AH Primetime: Facebook Bought WhatsApp for its Growth and To Keep it Away From Competitors


Facebook is buying WhatsApp for $16 billion, with the potential for an additional $3 billion added to that amount. For $19 billion, Facebook is getting WhatsApp's 450 million users, all of their data, and the 1 million new users that WhatsApp claims to be adding every day. Buy why? Why purchase a chat app like WhatsApp? Mark Zuckerberg has gone on record stating that his company will not immediately introduce ads into the WhatsApp ecosystem, so this isn't a grab for quick ad revenue. Make no mistake; ads will be coming to WhatsApp at some point. It didn't take long for ads to begin showing up in users Instagram feeds after Facebook made that purchase in 2012. Facebook's statement is that once they add more users, say, over a billion, they will have "many clear ways" to make money off their new chat app. Let's take a look at a few reasons that Zuckerberg and company made this deal.

User Data

Facebook growth is slowing, especially among younger users. While some of WhatsApp's 450 million overlap with Facebook's current user base, Facebook now gets access to all of the data that WhatsApp sends over that network, too. Younger users are leaving Facebook in droves or they just aren't signing up in the first place. At this stage in the game, Facebook is 10 years old and their parents and grandparents on using that particular social network. People under the age of 25 are the most likely to be early adopters for new chat apps like WhatsApp and Snapchat, so this purchase is Facebook's foot in the door to that user segment. It's also a massive amount of data that they are getting. WhatsApp currently has almost twice the users of Instagram and they send more messages than the number of daily tweets sent on Twitter.


WhatsApp is not just a messaging app; it's also the largest of the next generation of social apps. Users these days are savvy and hyper aware of privacy issues. Facebook is not a private network. They are quite invasive with their ad serving and with the selling of their users information. When you pile that on top of the fact that younger users want a social network where their parents can't see everything they are doing. Facebook is out; newer networks like Tumblr and WhatsApp are in. Now that Facebook owns WhatsApp, they get access to the data from this younger segment.


Facebook needed to keep WhatsApp out of the hands of competitors like Google and Yahoo. When Facebook was courting Snapchat last year, Google and Yahoo were also very interested. Snapchat turned down the $3 billion that Facebook offered them, but Facebook couldn't risk that the larger user base that WhatsApp has built to fall into someone else's hands. It's been rumored that Google offered to buy them for $10 billion, but Facebook's offer was better. Facebook needs to bolster its foothold in the mobile arena, and this was a chance they didn't want to pass up.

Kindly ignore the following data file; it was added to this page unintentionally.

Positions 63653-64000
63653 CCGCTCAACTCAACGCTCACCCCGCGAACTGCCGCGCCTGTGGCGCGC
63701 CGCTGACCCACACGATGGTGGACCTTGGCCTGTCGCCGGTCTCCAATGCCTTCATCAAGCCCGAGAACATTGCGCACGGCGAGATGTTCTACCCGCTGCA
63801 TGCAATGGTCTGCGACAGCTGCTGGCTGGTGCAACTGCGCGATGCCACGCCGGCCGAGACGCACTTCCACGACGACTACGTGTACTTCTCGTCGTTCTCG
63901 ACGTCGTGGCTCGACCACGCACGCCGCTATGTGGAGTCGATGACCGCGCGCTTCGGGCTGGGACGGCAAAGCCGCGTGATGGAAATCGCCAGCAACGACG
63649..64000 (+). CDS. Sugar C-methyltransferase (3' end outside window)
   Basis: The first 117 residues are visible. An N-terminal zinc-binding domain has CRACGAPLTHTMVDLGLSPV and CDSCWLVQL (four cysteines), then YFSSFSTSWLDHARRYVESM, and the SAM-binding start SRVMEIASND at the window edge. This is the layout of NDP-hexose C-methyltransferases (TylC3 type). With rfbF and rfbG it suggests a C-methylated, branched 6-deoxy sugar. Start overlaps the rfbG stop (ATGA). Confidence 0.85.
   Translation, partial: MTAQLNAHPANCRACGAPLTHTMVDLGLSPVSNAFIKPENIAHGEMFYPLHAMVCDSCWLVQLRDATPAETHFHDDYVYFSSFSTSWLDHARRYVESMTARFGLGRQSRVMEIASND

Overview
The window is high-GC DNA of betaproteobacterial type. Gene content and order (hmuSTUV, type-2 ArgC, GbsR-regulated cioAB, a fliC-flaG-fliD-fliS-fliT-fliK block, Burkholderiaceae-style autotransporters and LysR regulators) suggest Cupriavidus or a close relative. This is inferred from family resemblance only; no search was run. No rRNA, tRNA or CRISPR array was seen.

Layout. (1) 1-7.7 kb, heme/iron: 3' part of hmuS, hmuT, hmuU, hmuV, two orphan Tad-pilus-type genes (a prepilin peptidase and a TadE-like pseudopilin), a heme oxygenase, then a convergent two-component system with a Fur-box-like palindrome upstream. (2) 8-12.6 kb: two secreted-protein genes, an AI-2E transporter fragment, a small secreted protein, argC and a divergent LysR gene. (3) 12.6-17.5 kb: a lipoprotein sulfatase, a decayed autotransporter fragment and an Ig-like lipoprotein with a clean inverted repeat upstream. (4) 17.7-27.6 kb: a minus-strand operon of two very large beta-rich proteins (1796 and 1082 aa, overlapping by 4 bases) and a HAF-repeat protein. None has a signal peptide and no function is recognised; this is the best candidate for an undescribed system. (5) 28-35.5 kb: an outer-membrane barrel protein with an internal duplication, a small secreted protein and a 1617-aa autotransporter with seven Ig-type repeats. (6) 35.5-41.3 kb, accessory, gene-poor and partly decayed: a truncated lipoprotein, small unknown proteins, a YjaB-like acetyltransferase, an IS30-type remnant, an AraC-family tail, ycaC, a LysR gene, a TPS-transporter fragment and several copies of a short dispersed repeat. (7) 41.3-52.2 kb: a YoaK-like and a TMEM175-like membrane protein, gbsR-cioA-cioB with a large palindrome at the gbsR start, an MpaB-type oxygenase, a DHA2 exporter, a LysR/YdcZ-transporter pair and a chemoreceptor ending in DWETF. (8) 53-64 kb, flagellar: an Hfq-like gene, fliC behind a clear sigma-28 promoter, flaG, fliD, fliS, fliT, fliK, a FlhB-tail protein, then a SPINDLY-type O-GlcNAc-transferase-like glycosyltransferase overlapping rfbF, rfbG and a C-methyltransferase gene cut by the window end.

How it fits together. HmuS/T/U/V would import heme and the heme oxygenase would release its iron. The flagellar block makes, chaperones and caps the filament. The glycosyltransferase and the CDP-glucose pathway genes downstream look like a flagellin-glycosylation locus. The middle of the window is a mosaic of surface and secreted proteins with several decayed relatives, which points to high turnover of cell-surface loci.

Facebook growth is slowing. WhatsApp is exploding, claiming to be adding over 1 million new users every day. Facebook's shareholders want to see growth, and since it is not happening organically, growth is coming through purchases. 2012's purchase of Instagram added new users and new data for Facebook to mine. Facebook's users are uploading over 350 million photos every day, not counting what Instagram users are uploading. WhatsApp's current user base is sending and receiving over 500 million pictures every day. Facebook wants to be the biggest, the fastest growing, and they are willing to buy their way to that position if that's what it takes.



Facebook knows that the future is in mobile. Everyone, of all age groups, is accessing their social networks via their mobile devices. People are not taking the time to sit down at a desktop or laptop. Facebook understands that; that's why they created Facebook Home and the recent Paper news app. It's why they bought an almost completely mobile social network like Instagram. WhatsApp and chat apps like it are more than simple messaging tools. The next generation of social networks is already forming on the backbone of these more private applications. Facebook, Google+, even Instagram and Tumblr are becoming the old guard. WhatsApp, Snapchat, Whisper, and Secret are where the new growth is happening, and they are all mobile apps.

Facebook has a long road ahead of it, and stockholders to answer to. WhatsApp users should pay close attention to the moves that their new parent company makes. Instagram is still mostly whole, but Facebook isn't known for treating its users and their data like they may want to be treated.